From the minute coach Fernando Santos hinted in a press conference that Cristiano Ronaldo might not be in Portugal’s starting eleven, there was huge interest in which side would represent A Seleção against Switzerland. It transpired that CR7 was only to be given a place on the bench, as his replacement, Gonçalo Ramos stole the headlines, becoming the youngest player to score a World Cup hat-trick in the knockout stages since Pelé, in 1958. Portugal produced a scintillating display in running out 6-1 winners in their Round of 16 match, a performance that their earlier games didn’t really hint at. Although they beat Ghana 3-2 in the opening game — which saw Cristiano Ronaldo become the first man to score at five World Cups — they had to survive an anxious moment when Inaki Williams came close to embarrassing Portuguese goalkeeper, Diogo Costa, late on. Two second-half goals from Bruno Fernandes earned Portugal a 2-0 win over Uruguay, guaranteeing Santos’ side a place in the last 16 for the fourth time in five World Cups — though Ronaldo again made the headlines, this time over whether he had got a head to Fernandes’ cross for the first goal. But on Matchday 3, despite taking a fifth-minute lead, Portugal slipped to a 2-1 defeat to South Korea, conceding the decisive goal in stoppage time. Across their four games in Qatar, Portugal averaged 58% possession — with the game against the Swiss the only time that they didn’t enjoy the majority of the ball — and registered 23 shots on target while allowing 15.
Morocco’s progress in this tournament has been founded upon a very strong defensive record. The only goal they’ve conceded in four matches was an unfortunate own goal against Canada when they were already 2-0 ahead. Their stubborn resistance began in a goalless draw against Croatia. What followed on Matchday 2 was an even more eye-catching 2-0 win over top seeds, Belgium thanks to two second-half goals. Morocco sealed a first appearance in the Round of 16 since 1986, with two first-half goals against Canada, despite the concession of the aforementioned own goal. Most people expected a repeat of 1986 when Morocco’s World Cup adventure ended in a defeat at the hands of another of Football’s superpowers, West Germany. But despite having 77% possession Spain couldn’t breach the Atlas Lions’ defence over the 120 minutes, and Morocco’s goalkeeper, Yassine Bounou became the hero in the penalty shootout. The Sevilla ‘keeper saved two spot-kicks, and Spain missed a third, as Morocco reached the Quarter-finals for the first time. Morocco has only averaged 33% possession in their four games so far and haven’t had more than 41% of the ball in any game. They have had 10 shots on target, and only allowed six. Morocco have now conceded only one goal in seven matches since manager Walid Regragui took over in the role.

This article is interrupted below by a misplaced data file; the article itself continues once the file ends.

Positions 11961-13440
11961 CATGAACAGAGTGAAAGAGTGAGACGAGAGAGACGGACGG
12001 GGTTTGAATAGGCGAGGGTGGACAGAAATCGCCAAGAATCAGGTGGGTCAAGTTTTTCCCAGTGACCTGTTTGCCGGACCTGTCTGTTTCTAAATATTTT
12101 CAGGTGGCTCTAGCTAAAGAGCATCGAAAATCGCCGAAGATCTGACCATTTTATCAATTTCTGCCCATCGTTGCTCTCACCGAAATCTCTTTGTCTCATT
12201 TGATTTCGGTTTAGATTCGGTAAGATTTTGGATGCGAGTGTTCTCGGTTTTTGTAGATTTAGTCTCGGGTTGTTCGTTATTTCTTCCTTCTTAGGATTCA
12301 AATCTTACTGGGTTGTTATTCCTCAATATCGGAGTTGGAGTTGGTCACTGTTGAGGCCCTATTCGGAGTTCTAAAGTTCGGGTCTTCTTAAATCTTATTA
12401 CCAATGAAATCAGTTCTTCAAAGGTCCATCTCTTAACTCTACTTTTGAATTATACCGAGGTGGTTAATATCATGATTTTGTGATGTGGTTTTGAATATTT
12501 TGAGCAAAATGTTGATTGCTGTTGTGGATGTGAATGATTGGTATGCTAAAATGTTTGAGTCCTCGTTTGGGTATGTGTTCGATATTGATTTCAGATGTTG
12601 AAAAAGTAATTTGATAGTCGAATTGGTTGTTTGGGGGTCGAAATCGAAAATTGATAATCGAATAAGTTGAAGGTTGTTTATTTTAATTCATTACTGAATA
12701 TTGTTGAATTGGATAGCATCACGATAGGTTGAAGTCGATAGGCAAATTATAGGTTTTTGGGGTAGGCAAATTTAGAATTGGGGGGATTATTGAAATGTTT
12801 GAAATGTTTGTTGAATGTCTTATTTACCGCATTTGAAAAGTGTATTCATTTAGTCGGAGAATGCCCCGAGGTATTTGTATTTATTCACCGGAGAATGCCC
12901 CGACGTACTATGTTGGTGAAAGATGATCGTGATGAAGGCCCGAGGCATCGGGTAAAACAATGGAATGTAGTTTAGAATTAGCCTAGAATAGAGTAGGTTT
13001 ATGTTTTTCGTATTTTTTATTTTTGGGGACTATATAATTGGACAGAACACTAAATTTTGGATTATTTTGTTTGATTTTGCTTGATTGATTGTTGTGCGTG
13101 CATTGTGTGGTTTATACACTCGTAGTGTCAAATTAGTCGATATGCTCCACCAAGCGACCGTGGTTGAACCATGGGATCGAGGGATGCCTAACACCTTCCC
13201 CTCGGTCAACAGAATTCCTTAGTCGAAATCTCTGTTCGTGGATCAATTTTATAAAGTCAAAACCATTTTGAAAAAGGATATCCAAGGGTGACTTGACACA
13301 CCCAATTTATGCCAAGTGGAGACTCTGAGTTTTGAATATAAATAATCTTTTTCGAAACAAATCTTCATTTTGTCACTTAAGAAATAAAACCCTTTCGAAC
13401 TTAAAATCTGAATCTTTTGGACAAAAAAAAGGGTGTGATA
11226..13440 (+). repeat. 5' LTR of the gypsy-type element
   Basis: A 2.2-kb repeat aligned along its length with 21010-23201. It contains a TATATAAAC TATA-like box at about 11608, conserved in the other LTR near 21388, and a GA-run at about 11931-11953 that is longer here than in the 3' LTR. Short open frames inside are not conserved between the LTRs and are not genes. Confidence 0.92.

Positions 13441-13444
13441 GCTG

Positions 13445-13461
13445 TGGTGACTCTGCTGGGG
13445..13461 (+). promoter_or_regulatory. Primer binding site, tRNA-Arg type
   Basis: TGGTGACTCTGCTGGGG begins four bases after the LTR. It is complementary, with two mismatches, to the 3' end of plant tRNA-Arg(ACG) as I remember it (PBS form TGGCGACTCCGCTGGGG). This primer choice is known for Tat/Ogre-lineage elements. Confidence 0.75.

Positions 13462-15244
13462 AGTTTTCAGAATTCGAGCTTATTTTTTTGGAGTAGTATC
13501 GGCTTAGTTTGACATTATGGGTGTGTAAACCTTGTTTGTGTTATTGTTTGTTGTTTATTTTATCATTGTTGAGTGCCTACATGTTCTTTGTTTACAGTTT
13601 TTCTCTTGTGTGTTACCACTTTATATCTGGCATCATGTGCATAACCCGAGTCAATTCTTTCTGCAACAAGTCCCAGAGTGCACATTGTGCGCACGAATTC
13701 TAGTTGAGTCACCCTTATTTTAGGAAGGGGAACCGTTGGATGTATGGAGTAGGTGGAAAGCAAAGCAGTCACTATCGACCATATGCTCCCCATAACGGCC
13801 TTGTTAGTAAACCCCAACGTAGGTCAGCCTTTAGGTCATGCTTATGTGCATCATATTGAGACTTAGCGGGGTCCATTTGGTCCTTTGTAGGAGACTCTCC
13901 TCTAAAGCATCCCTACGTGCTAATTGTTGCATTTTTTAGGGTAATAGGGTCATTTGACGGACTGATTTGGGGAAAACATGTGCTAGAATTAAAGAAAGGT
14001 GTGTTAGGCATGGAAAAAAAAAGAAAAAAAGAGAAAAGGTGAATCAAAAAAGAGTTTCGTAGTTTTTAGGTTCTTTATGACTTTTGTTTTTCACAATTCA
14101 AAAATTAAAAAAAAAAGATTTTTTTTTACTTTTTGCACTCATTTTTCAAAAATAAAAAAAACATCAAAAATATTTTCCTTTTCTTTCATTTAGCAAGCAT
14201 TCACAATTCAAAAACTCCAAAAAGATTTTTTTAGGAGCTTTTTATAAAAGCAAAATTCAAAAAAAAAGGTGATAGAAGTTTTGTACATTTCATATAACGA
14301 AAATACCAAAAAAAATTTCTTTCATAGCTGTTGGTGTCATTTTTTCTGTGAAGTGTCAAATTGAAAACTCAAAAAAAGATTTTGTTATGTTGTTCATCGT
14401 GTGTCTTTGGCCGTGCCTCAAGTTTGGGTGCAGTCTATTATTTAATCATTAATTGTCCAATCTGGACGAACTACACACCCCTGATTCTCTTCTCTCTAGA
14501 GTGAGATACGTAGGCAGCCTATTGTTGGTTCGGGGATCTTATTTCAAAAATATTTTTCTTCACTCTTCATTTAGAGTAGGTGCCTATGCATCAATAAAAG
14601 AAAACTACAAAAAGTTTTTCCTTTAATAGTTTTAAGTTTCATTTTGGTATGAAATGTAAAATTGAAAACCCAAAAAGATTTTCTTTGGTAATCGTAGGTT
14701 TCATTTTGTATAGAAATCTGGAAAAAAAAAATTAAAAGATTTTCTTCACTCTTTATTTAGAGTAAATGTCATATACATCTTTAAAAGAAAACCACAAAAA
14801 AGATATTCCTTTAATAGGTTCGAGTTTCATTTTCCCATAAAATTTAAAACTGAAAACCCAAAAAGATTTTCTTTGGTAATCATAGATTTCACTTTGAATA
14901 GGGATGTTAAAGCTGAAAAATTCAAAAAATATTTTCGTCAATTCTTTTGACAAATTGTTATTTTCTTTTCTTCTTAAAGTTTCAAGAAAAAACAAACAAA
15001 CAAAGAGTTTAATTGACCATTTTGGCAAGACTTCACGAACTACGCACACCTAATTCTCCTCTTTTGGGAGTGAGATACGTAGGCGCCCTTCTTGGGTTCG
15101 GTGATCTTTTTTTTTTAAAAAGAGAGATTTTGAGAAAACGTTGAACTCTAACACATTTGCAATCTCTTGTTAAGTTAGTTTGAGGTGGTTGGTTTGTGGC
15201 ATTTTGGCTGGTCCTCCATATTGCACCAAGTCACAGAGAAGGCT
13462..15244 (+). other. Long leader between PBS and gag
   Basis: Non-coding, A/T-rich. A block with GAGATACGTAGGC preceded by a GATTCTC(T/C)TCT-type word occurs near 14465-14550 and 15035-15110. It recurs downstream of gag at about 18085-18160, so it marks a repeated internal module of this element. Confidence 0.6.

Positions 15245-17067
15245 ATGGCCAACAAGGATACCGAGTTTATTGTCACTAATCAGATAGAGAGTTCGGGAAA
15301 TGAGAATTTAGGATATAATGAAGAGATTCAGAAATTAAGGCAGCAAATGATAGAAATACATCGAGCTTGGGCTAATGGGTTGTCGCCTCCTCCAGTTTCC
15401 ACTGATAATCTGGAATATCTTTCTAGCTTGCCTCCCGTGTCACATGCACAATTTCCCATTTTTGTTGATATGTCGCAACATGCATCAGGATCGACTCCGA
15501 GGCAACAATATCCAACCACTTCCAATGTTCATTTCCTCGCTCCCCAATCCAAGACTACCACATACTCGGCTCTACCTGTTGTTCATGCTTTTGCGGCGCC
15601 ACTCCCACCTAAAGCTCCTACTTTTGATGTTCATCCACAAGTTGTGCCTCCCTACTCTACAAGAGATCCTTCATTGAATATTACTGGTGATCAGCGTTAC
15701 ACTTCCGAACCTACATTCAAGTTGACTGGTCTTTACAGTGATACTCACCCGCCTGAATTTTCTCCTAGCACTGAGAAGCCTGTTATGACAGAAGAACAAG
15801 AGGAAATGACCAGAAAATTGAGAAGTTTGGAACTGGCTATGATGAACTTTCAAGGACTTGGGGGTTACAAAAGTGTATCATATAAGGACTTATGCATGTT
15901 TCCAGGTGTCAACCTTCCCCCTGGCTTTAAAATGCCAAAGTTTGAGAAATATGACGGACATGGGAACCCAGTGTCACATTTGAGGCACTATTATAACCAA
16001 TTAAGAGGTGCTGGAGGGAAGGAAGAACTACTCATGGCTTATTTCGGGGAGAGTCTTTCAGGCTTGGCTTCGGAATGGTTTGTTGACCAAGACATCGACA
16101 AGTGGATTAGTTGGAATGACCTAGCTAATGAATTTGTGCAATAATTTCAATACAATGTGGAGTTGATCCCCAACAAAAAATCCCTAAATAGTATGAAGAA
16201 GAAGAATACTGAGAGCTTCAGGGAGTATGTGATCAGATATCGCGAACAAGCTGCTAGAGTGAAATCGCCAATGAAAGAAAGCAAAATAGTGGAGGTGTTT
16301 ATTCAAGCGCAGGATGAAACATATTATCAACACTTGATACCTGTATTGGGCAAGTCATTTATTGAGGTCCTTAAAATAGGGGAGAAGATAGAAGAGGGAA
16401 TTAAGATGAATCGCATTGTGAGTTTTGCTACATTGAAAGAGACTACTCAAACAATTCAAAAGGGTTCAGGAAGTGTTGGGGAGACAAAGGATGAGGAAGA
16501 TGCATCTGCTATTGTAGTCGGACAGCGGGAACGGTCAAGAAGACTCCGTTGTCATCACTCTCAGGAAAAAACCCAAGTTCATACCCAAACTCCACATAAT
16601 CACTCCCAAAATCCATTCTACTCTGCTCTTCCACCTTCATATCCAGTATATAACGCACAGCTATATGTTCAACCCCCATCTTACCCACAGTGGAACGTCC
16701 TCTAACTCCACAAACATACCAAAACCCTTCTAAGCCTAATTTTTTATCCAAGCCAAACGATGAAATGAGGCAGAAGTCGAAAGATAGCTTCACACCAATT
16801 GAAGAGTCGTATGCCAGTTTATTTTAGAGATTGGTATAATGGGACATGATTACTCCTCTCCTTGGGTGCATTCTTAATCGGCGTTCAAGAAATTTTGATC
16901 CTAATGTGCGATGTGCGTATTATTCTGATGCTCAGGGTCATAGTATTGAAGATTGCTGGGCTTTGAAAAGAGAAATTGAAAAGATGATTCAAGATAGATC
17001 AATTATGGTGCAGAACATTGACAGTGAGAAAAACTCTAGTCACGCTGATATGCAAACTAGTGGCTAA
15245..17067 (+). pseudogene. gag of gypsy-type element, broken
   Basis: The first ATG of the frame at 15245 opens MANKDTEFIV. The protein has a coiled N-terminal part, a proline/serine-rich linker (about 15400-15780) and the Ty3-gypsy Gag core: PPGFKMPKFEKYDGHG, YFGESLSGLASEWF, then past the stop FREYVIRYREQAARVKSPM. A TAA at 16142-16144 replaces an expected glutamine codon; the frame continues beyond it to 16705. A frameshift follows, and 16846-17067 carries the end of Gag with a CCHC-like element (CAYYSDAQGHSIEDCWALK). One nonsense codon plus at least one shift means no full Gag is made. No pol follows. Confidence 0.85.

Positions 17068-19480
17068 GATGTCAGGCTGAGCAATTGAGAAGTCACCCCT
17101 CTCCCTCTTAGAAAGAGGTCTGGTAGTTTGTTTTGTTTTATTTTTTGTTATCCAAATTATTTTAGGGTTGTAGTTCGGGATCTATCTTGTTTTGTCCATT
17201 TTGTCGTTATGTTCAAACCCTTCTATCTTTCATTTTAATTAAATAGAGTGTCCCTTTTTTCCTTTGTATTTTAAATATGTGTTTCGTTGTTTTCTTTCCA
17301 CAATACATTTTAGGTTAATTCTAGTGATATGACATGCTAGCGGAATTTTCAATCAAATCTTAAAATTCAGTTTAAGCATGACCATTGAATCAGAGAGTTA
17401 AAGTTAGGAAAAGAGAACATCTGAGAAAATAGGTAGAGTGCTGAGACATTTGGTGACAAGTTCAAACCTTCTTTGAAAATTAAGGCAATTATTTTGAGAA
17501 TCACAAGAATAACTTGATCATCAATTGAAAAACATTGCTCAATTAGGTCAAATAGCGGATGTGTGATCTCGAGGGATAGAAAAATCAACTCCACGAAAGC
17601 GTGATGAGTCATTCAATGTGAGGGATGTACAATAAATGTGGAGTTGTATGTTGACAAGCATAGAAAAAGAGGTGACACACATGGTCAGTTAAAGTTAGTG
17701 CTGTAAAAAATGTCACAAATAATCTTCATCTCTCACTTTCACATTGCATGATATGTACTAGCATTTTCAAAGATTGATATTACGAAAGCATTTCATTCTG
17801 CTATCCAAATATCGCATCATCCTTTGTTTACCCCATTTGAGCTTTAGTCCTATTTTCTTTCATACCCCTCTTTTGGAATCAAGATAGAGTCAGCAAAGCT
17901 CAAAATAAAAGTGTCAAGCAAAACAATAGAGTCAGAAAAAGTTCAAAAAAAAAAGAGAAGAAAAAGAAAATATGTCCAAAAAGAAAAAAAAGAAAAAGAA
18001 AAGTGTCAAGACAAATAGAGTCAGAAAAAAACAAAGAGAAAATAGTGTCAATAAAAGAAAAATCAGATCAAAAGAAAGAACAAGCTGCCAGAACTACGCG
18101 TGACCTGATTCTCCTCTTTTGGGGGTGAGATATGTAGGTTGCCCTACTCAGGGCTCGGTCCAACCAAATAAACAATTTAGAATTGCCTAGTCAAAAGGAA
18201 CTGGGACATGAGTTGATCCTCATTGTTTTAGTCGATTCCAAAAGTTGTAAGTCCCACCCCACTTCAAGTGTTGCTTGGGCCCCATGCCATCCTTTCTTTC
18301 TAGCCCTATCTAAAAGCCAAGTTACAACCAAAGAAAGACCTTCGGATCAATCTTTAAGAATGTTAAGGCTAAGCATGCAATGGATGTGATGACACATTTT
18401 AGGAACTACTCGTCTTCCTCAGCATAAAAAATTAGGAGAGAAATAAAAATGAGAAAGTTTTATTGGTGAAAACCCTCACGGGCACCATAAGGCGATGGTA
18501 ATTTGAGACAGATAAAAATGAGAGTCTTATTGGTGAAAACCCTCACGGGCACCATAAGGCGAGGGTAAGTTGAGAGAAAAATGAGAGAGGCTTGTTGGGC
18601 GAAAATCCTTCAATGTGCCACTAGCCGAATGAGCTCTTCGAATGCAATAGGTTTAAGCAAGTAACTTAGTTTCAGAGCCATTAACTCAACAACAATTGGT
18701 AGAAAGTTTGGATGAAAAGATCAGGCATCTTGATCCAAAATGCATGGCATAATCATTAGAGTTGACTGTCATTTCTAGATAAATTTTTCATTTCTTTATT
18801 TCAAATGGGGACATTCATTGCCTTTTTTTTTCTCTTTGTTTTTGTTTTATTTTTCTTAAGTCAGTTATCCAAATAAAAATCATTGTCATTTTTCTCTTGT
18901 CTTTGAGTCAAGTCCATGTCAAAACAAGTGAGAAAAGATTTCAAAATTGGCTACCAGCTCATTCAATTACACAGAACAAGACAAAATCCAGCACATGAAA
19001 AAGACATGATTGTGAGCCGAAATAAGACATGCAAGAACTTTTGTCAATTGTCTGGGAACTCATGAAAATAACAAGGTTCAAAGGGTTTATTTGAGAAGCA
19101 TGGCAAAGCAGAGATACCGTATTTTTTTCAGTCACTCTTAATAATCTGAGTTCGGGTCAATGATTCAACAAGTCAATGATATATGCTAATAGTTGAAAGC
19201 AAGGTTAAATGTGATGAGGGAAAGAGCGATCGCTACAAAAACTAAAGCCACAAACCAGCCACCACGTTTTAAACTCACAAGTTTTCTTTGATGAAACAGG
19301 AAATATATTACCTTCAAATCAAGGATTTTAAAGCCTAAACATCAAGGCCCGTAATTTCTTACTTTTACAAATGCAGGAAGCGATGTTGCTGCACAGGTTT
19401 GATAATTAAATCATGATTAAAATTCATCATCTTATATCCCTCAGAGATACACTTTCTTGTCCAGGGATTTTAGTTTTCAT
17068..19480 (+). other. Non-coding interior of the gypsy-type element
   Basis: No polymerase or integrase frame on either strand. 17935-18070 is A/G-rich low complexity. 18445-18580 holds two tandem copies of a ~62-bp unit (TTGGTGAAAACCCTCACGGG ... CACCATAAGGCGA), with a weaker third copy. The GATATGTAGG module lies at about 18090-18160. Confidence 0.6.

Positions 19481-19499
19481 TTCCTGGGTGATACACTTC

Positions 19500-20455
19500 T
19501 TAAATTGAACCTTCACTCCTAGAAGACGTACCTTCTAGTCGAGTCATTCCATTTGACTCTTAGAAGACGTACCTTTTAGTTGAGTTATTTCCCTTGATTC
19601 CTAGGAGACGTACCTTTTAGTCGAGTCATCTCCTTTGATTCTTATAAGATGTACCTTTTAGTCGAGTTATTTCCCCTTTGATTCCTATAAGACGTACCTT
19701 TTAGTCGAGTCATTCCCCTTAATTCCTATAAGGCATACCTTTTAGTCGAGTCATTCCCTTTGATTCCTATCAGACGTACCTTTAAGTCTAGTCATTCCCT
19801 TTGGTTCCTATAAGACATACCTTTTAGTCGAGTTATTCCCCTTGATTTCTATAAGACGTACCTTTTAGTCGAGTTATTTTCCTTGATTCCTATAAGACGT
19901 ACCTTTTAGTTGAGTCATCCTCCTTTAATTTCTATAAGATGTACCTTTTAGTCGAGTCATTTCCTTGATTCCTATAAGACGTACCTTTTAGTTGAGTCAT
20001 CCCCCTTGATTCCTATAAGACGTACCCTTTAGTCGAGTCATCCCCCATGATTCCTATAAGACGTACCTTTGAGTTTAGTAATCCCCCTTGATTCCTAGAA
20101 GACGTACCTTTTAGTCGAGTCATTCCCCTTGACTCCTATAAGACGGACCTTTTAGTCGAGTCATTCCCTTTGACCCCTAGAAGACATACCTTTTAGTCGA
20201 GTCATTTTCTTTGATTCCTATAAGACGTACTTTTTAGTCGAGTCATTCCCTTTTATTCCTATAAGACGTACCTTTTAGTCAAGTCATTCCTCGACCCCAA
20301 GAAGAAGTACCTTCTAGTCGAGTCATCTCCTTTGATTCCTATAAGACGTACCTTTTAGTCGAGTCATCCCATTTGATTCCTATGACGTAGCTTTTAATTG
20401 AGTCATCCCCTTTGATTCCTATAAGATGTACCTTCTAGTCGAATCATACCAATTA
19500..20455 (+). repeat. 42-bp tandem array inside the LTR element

Portugal are ranked ninth in the world, 13 places ahead of their opponents, and look set to continue to use their standard 4-3-3 formation, as will their opponents. Morocco will hope the identical formations will help the two sides cancel each other out and will want to make it another long night in the knockout stages. Both previous meetings between these two nations have been at the World Cup. Morocco stunned Portugal 3-1 in the Group Stage in 1986. In Russia, Portugal owed their 1-0 victory to a goal from you know who.